This vein of arbitrary authoritarianism runs right through TACT. Section 44 of TACT, under which Walter was supposedly detained, is all about defining situations in which police powers can be extended. Section 44 enables a senior police officer to issue an authorisation, covering a specified area for a period of up to twenty-eight days, under which the police have extended powers to stop and search people and vehicles. The authorisation must be issued because the person giving it considers it expedient for the prevention of acts of terrorism. Once it’s issued, however, individual searches don’t need to be justified; the existence of the authorisation, together with a police officer’s stated belief that the search is related to the prevention of terrorism (as defined by TACT), is justification enough. Assuming that the area of the conference was already covered by a section 44 authorisation, all that would be needed to justify hauling Walter Wolfgang out of the conference hall and searching him would be a police officer’s belief – well-founded or not, reasonable or not, the law explicitly makes no distinction – that Walter was on the verge of committing a terrorist act and that searching him would bring to light articles of a kind which could be used in connection with terrorism. For instance, after shouting ‘Nonsense!’ Walter might have advocated mass civil disobedience in order to bring the country’s war effort to a halt; a blockade of military bases would certainly create a serious risk to the health or safety of the public or a section of the public. He might even have called for protesters to vandalise missiles and war planes (serious damage to property). And he might have been about to take a list of military bases from his pocket and read it out (articles of a kind…). Of course, he wasn’t about to do any of these things, but the police weren’t to know that. Under the provisions of section 44 of TACT, Sussex Police were entirely justified in searching Walter; which is to say that TACT is a arbitrary, authoritarian monstrosity.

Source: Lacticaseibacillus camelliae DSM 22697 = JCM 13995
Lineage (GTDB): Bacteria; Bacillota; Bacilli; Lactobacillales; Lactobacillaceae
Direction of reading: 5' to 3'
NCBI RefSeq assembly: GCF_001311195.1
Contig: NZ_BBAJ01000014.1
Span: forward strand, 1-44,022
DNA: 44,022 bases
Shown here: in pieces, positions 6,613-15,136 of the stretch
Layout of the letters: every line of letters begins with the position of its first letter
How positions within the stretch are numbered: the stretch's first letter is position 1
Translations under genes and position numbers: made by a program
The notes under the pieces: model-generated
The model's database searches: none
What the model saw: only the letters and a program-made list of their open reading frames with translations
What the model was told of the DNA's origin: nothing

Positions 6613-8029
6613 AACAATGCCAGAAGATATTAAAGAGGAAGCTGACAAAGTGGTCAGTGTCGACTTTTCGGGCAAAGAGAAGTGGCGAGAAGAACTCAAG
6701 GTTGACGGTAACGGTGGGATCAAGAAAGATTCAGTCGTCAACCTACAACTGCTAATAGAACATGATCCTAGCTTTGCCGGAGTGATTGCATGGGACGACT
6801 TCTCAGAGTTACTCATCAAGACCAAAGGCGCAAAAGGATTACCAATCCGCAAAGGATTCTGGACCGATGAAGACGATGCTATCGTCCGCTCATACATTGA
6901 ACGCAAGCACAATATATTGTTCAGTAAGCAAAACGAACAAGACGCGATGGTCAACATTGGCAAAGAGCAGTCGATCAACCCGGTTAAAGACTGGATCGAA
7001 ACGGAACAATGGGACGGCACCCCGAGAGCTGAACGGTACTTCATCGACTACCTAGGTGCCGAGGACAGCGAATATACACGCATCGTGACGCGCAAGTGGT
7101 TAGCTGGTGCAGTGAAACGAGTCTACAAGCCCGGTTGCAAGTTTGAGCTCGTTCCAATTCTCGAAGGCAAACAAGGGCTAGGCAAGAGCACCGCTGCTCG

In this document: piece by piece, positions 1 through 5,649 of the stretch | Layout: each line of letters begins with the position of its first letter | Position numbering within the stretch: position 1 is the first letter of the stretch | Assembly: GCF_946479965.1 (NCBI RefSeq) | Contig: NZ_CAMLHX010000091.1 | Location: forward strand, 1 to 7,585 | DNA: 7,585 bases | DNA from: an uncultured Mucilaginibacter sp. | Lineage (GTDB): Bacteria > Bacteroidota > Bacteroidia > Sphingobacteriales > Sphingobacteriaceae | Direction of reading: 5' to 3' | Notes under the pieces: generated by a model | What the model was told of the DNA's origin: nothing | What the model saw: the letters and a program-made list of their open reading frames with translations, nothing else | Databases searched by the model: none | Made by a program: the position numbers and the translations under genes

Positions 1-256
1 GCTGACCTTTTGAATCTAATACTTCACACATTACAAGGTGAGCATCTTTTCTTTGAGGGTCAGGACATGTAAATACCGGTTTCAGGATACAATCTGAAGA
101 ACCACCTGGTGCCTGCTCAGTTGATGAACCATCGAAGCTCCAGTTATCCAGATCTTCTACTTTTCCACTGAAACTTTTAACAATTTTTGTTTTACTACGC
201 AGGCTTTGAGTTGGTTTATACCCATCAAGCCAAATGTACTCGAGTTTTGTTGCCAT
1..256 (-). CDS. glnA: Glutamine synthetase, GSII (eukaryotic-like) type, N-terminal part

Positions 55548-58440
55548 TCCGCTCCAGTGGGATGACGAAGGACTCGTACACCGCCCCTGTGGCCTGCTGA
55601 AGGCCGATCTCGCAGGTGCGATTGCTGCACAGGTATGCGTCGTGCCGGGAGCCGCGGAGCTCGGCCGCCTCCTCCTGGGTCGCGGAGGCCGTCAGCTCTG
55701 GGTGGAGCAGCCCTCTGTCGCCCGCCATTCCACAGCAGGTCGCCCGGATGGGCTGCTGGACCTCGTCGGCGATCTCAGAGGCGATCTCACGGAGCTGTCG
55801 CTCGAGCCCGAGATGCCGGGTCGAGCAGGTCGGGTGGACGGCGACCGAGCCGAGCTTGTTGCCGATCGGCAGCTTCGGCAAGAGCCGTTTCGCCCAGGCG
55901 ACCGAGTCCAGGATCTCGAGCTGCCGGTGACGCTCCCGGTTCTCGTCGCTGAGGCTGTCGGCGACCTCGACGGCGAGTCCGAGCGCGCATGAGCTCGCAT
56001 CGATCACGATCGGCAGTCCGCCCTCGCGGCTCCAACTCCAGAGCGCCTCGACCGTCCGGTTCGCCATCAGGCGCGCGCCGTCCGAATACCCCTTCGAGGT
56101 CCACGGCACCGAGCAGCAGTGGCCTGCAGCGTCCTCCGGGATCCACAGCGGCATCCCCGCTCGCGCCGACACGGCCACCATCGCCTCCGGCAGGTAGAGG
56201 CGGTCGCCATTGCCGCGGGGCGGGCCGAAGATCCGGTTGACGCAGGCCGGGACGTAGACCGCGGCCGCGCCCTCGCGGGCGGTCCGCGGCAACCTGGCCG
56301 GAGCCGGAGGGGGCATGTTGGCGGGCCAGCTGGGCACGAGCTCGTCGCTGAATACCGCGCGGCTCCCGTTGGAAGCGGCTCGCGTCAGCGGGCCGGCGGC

But they didn’t search him. And what’s not being said about this incident is:
It’s appalling that the police should have exceeded their powers
Contrary to much popular belief, the police do not have a legal right to play Simon Says: failure to comply with a police officer’s requests is not a criminal offence. More specifically, the police do not have an unfettered right to detain people – indeed, this is precisely why section 44 of TACT was invoked in this case. But TACT doesn’t give them this right either – section 44 provisions, as broad as they are, relate only to searches. If, as most observers seem to agree, Walter was detained under section 44, then he was detained unlawfully.
When it comes to outrage, this incident is a target-rich environment: New Labour management of dissent is genuinely appalling, as is TACT. But there seems to be yet a third level of arbitrary authoritarianism. Section 44 may give the police a free hand in selecting people to search, but that’s all it does. Wednesday’s incident suggests that Sussex Police, at least, are interpreting it as giving them much broader powers to clamp down on protest – and they’re not, as yet, being called to account. That’s really worrying.